Transistor Ad (Jul, 1952)
A picture report of progress
A tiny amplifying device first announced by Bell Telephone Laboratories in 1948 is about to appear as a versatile element in telephony.
Each step in the work on the transistor . . . from original theory to initial production technique . . . has been carried on within the Laboratories. Thus, Bell scientists demonstrate again how their skills in many fields, from theoretical physics to production engineering, help improve telephone service.
Become a well-paid computer programmer (Jun, 1970)
Yes, if you become a computer programmer chicks will dig you. Learn to say the words every woman loves to hear: “Do not fold, spindle or mutilate”
Don’t waste your life in a dead-end job!
Become a well-paid computer programmer – this free McGraw-Hill booklet tells you how.
Now you can train at home in your spare time, for a career in this new, exciting field.
More than 50,000 programmers are needed now; many more will be needed within the next few years.
No college or technical background required. All you need is a logical mind and proper training. People from virtually every walk of life have found success in computer programming.
This new course has been developed by experts. CREI/McGraw-Hill has trained thousands of men and women for better jobs through home study and has an unmatched reputation in educational circles.
No stamp needed. This fold-over coupon forms i a postpaid envelope. Cut along dotted line. Fold, seal, tape or staple and mail.
Automation Edges out Tunesters, Writes Songs Wholesale (Sep, 1956)
Automation Edges out Tunesters, Writes Songs Wholesale
The pianist above is playing a tune as it is composed by the electronic brain he gazes at wistfully. The complicated Burroughs machine can turn out 1,000 tunes an hour â€“ all mathematically calculated to be popular. It picks off a series of coded numbers, matches them with melodic formulas, rejects sour notes.
Amazing New Picturephone (Jun, 1968)
This is the earliest reference I’ve seen to a CCD in a consumer product.
Amazing New Picturephone
A step closer to in-person
By W. Stevenson Bacon
Thereâ€™s a brand-new Picturephone in the works that will one day give you instant total communication with anyone you call. What makes it fascinating is the amazing versatility of the delicately engineered unit that holds both picture and camera tubes.
Unlike the old Picturephone, this one gives you a choice of wide-angle picture, long-range shot, or electronic close-up. Pull a lens out and aim it downward, and you can send pictures, drawings, or printed documents. If you wish, you can push a button to see what youâ€™re sending. And if a call catches you in the shower you can simply switch over to three-bar test pattern.
Bell Telephone Laboratories packed all this into an 8-by-11-by-14-inch box by using tiny integrated circuits that incorporate hundreds of transistors and other components on small chips of silicon. In fact, the only vacuum tubes used are the picture and camera tubes. And even the camera tube makes use of semiconductors.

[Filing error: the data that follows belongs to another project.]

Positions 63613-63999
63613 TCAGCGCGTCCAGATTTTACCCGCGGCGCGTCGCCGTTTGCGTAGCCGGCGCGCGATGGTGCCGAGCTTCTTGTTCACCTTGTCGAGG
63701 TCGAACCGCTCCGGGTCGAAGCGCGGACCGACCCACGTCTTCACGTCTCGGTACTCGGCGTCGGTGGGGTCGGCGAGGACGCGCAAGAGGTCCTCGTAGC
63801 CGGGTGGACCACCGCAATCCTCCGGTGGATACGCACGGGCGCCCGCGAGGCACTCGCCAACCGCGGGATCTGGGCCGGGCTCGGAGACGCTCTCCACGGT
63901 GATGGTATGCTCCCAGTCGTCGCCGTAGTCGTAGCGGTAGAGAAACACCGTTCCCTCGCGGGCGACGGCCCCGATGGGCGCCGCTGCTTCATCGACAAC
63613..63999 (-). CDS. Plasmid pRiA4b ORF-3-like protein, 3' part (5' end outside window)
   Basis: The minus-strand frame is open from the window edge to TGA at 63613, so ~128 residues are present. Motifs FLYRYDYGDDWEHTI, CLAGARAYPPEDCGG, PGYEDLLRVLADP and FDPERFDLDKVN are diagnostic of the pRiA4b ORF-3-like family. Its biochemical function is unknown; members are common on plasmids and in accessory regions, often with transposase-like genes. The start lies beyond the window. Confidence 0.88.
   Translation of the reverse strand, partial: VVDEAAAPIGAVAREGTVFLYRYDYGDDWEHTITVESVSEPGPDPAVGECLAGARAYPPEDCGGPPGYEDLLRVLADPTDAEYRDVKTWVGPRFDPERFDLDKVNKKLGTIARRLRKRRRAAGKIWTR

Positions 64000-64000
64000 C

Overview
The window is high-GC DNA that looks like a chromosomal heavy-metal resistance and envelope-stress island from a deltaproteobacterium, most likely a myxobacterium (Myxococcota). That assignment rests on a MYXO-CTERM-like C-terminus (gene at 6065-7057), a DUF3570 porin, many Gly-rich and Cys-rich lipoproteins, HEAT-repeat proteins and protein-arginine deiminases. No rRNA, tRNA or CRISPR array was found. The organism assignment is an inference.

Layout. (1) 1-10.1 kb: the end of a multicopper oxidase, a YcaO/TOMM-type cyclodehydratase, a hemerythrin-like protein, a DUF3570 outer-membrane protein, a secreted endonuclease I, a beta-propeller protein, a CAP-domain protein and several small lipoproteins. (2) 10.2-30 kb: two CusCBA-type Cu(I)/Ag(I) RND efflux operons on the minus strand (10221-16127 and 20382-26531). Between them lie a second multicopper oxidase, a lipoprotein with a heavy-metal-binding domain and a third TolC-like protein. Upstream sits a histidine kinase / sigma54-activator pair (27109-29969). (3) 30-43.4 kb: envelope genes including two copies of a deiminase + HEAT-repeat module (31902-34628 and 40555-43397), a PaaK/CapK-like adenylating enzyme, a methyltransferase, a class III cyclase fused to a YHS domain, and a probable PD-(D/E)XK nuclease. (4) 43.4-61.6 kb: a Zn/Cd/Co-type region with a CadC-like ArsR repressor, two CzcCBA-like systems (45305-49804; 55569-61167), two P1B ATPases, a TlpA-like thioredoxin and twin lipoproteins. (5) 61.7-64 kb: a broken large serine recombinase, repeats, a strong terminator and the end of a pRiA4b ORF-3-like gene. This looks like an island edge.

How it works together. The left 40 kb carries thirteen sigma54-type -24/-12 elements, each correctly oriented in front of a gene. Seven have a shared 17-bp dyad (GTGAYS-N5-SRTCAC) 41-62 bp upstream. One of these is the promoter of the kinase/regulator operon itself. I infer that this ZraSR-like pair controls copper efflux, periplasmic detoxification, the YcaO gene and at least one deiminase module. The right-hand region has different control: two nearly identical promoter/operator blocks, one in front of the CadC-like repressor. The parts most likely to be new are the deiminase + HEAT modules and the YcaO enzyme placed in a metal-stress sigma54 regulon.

The camera tube is a revolutionary new type that uses a target (the part of the tube that converts incoming light to electrical charges) made of silicon and containing 300,000 light-sensitive diodes formed on it by integrated circuit techniques. Itâ€™s the first time that semiconductors and vacuum tubes have been combined to make one device.
Digital Watch – Only $1500 (Jul, 1970)
Interesting note “This display, flashing a brilliant ruby-red, is the first use of solid-state, light-emitting diodes in a consumer product. ”
Look, Little Old Swiss Watchmaker – No Hands!
Breakthrough. It’s a much-abused word-a pity at a time like this. Because here is a genuine, 24-karat breakthrough in timekeeping.
The name of same is Pulsar, a solid-state computer device that has a single fixed program to flash the time on demand. Sound formidable? It all nests neatly in the wristwatch you see here. Incredibly, not only does Pulsar have no hands, it has no moving parts whatsoever, unless you count the oscillations of its quartz crystal. Here’s how it works:
Dial Switches Message Tubes (Dec, 1951)
This is a hardware packet switched network, kinda like IP circa 1951.
Dial Switches Message Tubes
By Dialing a number, workers in a Connecticut factory can send written messages and even metal samples to various parts of the plant in about a minute’s time. They are using the familiar old pneumatic tube, the hissing clanging gadget used to make change in many department stores.
This pneumatic tube is different. Wehere older systems required separate tubes to each station, this one has an automatic dial exchange, just like a modern telephone central office, making a few tubes do the work of many. Each carrier has numbers that can be set to guide it automatically to any one of the nine stations that make up the first American installation at the Housatonic plant of the Bridgeport Brass Co. Eventually there will be 20 stations.